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The United Nations Children Education Fund has said the Boko Haram insurgency, over the years, caused colossal damage to educational facilities and inflicted trauma among teachers and students in the North East.
UNICEF Nigeria, Borno Chief Field Office, Mr. Geoffrey Ijumba, who stated this yesterday at a symposium organised in collaboration with EU, University of Maiduguri and Borno/Yobe SUBEB in Maiduguri said about 2, 295 teachers were killed by the insurgents at the heat of the attacks.
He said statistics showed in the past 24 months of children of peace project that 1,397 primary and junior secondary schools were destroyed.
He added that 2,295 teachers were also killed during the Boko Haram insurgency while UNICEF trained 873 teachers on psycho social support (PSS) and conflict disaster risk reduction (CDRR) comprising of 243 teachers from Yobe and 639 teachers from Borno states, respectively.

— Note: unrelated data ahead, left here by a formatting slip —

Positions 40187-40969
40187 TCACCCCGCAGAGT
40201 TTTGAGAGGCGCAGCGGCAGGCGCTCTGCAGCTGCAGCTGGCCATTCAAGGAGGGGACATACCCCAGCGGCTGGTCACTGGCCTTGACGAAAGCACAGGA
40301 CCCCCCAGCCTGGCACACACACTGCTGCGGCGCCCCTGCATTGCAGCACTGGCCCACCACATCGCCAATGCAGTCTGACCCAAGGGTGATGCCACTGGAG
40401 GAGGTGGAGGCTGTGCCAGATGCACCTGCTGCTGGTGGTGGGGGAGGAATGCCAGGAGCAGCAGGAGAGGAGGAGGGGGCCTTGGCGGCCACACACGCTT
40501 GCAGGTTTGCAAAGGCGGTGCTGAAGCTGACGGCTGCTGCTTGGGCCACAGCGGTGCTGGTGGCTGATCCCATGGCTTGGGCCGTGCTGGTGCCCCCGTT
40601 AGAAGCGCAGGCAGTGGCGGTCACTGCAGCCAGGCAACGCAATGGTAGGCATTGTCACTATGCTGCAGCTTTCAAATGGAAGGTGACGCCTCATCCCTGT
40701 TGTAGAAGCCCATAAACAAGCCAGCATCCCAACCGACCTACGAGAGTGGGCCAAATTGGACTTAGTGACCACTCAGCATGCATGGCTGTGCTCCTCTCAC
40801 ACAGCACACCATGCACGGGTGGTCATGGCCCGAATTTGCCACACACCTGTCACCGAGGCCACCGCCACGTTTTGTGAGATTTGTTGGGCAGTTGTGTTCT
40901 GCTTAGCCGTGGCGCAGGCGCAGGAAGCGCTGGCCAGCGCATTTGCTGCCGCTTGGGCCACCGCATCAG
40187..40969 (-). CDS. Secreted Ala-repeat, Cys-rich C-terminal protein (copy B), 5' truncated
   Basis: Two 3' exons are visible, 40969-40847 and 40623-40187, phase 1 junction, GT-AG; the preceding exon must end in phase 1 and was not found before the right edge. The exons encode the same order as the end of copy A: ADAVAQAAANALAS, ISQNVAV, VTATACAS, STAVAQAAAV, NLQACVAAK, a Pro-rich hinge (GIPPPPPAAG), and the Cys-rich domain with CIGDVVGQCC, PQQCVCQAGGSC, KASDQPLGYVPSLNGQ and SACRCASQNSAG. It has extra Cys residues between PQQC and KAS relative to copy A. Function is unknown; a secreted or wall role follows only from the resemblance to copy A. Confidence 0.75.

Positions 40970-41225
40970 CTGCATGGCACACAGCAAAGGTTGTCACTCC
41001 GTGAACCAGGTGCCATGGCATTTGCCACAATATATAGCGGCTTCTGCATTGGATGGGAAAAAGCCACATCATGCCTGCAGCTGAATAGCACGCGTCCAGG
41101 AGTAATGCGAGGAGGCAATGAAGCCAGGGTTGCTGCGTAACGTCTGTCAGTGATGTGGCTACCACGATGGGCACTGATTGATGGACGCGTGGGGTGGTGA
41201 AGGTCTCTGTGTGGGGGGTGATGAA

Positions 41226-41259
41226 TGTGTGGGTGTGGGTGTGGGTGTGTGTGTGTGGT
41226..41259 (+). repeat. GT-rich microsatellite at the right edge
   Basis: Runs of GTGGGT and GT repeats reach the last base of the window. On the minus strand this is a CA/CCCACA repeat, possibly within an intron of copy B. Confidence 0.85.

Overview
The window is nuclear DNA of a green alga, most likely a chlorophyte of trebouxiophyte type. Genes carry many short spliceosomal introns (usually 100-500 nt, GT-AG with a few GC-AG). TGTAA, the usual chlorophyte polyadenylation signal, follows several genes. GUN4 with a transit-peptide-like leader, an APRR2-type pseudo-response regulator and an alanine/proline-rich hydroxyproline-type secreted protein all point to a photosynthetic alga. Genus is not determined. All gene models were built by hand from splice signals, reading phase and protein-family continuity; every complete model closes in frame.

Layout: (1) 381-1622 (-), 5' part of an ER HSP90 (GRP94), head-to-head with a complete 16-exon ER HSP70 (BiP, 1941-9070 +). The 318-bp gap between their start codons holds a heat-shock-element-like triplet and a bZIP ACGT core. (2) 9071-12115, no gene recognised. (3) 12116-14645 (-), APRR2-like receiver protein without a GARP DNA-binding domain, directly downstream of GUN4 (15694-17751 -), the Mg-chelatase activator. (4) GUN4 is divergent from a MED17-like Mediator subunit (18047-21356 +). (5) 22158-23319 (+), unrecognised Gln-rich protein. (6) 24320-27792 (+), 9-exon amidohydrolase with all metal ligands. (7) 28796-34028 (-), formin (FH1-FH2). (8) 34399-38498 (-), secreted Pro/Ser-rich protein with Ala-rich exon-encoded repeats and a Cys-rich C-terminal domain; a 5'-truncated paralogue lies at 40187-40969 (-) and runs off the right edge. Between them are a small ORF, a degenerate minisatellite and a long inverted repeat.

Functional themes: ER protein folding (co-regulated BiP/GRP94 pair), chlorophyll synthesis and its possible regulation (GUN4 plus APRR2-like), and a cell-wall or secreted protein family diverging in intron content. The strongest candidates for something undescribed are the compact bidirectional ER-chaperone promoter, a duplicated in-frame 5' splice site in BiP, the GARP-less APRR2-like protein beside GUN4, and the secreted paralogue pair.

The UNICEF head said 32, 049 children of primary and secondary schools were reached with learning or instructional materials, where 15, 939 boys and 16, 110 girls benefitted from the support in Borno and Yobe states.
Geoffrey noted also that the symposium was organized purely to assess what have been achieved under the UNICEF children of peace project in the North East crisis area, to gather and invest in creating a protective and safe learning environment for the children of Borno and Yobe states.
He urged the partners and other collaborators to sustain and build a greater partnership in future until it achieves 100 per cent of its target under the children of peace project.
Ijumba further said, comparatively, in the North East, only 46 per cent of primary school age children attend school while 88 per cent attend school in the South, with the figures showing that girls are the worst in not going to school.
“54 per cent of the children in the North East are out of school, which is unacceptable and we must do more and we can do more. We must do more to ensure that every child is protected, enrolls and stays in a safe and secure learning space,” Geoffrey said.

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